The Political Cartoon: The Staff Cartoonists Who Needed a Moving Van in '08
From the dozens of interviews with cartoonists that Comic Riffs conducted this year, it stands out as one of the most poignant lines -- a quote that still resonates in its personal nature.
Fresh off of being pink-slipped by the Ventura County (Calif.) Star -- the day after Election Day, no less -- political cartoonist and "one-man art department" Steve Greenberg told us:
"I'm just starting to sort out the possibilities. I'm looking at diverse things: Can I create a Web comic? Can I [create] informational graphics for a business? ...
I'm 54 years old and I've got to reinvent myself."
In a year that saw more than a dozen political cartoonists vacate their cherished posts -- and as the national tally of such artists dipped to about 75 total -- that's about as perfectly telling a sentiment as I've heard. "I'm 54 years old and I've got to reinvent myself."
At year's end, 'Riffs stops to appreciate their collective efforts and talents. Rob Tornoe at Politicker.com -- a cartoonist who himself has assumed different duties -- compiled a list of staff cartoonists who were laid off, bought out or otherwise downsized. Here 'tis:
Dick Adair - Honolulu Advertiser (laid off)
Jim Borgman -- Cincinnati Enquirer (buyout)
Chip Bok - Akron Beacon Journal (buyout)
Stuart Carlson -- Milwaukee Journal Sentinel (buyout)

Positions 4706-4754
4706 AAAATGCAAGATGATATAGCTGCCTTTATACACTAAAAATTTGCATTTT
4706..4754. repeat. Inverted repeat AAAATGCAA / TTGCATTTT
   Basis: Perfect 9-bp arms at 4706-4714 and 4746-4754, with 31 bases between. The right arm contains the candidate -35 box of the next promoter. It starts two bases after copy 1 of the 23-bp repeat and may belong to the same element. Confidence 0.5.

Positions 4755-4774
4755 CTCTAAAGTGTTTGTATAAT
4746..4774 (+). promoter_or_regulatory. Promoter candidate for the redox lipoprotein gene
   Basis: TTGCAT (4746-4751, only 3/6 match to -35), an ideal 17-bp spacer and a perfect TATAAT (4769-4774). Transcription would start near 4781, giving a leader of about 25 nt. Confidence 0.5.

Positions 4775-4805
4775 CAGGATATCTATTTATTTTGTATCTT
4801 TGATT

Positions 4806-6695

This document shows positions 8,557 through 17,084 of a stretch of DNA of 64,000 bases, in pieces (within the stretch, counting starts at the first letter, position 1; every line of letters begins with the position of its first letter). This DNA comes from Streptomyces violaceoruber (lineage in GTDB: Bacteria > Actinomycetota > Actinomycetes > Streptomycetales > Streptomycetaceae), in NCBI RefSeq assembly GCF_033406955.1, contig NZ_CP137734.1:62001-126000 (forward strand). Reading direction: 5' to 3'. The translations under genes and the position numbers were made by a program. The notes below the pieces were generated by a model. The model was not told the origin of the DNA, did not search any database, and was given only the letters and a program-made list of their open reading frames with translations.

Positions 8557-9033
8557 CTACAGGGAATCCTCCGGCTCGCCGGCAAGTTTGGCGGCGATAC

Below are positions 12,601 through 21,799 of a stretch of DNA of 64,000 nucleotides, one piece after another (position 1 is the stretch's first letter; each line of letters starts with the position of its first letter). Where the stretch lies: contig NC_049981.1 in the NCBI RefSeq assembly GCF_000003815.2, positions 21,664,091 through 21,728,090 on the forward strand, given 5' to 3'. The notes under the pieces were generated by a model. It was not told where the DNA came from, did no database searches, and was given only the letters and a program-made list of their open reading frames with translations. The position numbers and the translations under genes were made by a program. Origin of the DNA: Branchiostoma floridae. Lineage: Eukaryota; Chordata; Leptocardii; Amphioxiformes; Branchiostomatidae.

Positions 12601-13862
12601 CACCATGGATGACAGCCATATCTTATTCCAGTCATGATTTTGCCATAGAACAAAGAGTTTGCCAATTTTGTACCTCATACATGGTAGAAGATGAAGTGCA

David Catrow - Springfield (Ohio) News-Sun (left for other work) Richard Crowson - Wichita Eagle (laid off)
Eric Devericks- Seattle Times (laid off)
Brian Duffy¬- Des Moines Register (laid off)
Peter Dunlap-Shohl- Anchorage Daily News (buyout)
Jake Fuller- Gainesville (Fla.) Sun (laid off)
Dave Granlund- MetroWest (Mass.) Daily News (laid off)
Steve Greenberg- Ventura County Star (laid off)
Jim Lange- Oklahoman (involuntary early retirement)
Dwane Powell - The Raleigh News & Observer (left rather than shift to part-time status)
Don Wright -- Palm Beach (Fla.) Post (buyout)
And I should note: Some other cartoonists remain in limbo, their job status as fuzzy as a pointillist painting at extreme close-up.
Looking at that roster of cartoonists, I'm also reminded of what cartooning legend Jim Borgman told Comic Riffs in September, after his buyout was announced. Both the image he paints and the situation he addresses have stuck with me. I find myself laughing and sighing deeply at the same time:
"It feels like the editorial cartoonists' Rapture. I see all of our soft bodies being assumed into the heavens these days. Who could have imagined that our profession would evaporate like this?
Well said, Mr. Borgman. Well said.
| December 30, 2008; 11:00 AM ET
Categories: The Political Cartoon
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